Check Out Lesbian Reddit
If you don't have a strong local queer community, the internet can be a wonderful tool for making some new gay friends. Browsing Lesbian Reddit can help you tune into what the ladies are talking about and can assist you with finding a community.
Let's face it: Going to a gay bar is super intimidating. Most of them cater to men. And even if your city has a lesbian bar, that doesn't mean the women who regularly go will necessarily be your type. On the internet, you don't even have to talk if you don't want to. You can read along and know that there are (or aren't, depending on how you feel) others like you. You aren’t alone, even if it feels like it sometimes.
Switch Your Bumble & Tinder Settings
It's pretty easy to switch settings on dating apps so that you can flip through both men's and women's profiles. This is a low-key way to test the waters and figure out how it actually feels to swipe right on another girl. You don't even have to put any pressure on yourself to meet up with her if you're not ready yet.
Jacowitz agrees, saying, “It can be a scary step but ultimately might give you a lot of data about yourself. Not only can swiping give you an idea of who you gravitate towards but your level of engagement in the process overall might be very telling.” If you are nervous because you don't have any experience with another woman, that's totally OK. Be honest about your background. People are generally pretty accepting and will want to meet up with you even if you've never dated women before.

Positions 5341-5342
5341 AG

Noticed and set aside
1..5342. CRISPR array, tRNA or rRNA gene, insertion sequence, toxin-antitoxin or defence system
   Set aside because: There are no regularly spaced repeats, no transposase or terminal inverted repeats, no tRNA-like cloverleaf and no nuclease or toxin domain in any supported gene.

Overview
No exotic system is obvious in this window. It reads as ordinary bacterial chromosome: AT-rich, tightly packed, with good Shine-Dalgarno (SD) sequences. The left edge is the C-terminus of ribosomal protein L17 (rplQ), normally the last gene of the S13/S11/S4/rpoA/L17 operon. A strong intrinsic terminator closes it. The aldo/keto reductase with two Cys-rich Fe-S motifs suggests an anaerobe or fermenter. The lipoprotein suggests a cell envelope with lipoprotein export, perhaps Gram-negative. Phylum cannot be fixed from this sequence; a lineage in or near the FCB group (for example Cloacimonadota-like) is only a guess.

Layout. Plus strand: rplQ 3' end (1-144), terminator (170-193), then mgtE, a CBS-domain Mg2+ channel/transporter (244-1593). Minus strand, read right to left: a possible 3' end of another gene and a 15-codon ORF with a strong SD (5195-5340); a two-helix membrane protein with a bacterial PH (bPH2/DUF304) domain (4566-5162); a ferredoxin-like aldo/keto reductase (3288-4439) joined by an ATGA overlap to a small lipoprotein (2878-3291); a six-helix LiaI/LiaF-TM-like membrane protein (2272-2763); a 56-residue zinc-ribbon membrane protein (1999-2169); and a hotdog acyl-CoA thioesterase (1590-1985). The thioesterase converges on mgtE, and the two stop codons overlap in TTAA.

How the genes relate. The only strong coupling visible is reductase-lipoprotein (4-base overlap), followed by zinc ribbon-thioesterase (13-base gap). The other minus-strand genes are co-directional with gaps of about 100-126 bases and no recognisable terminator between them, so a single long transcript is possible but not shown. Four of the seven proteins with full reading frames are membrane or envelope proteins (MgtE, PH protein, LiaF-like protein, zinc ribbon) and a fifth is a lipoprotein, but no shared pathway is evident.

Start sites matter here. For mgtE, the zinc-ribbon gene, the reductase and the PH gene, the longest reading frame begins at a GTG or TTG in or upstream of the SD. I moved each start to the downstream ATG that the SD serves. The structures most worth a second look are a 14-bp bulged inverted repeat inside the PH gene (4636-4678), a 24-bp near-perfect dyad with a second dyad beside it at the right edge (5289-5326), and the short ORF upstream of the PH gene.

If you still don't feel like any part of the LGBTQ+ acronym reflects you, that doesn't mean you aren't attracted to women. Labels aren't really important when figuring out your feelings. Louis Ortiz-Fonesca, senior program manager for LGBTQ health and rights with Advocates for Youth, says, “[The] best way to approach identity or the 'plus' in LGBTQ is to believe and honor someone's truth and identity over any definition and LGBTQ glossary.” So if the labels stress you out, forget about them.
And if you have done all of the above and you're still not totally sure how you feel, know that experience is not a qualification for queerness. You are valid in your sexuality regardless of whether you have been sexually involved with others. Take it at your own pace and remember that there is someone else out there who has gone through it before.
Dr. Alexandra Jacowitz, licensed clinical psychologist and clinical director
Louis Ortiz-Fonesca, senior program manager for LGBTQ health and rights with Advocates for Youth
Editor's Note: This story has been updated by Elite Daily Staff.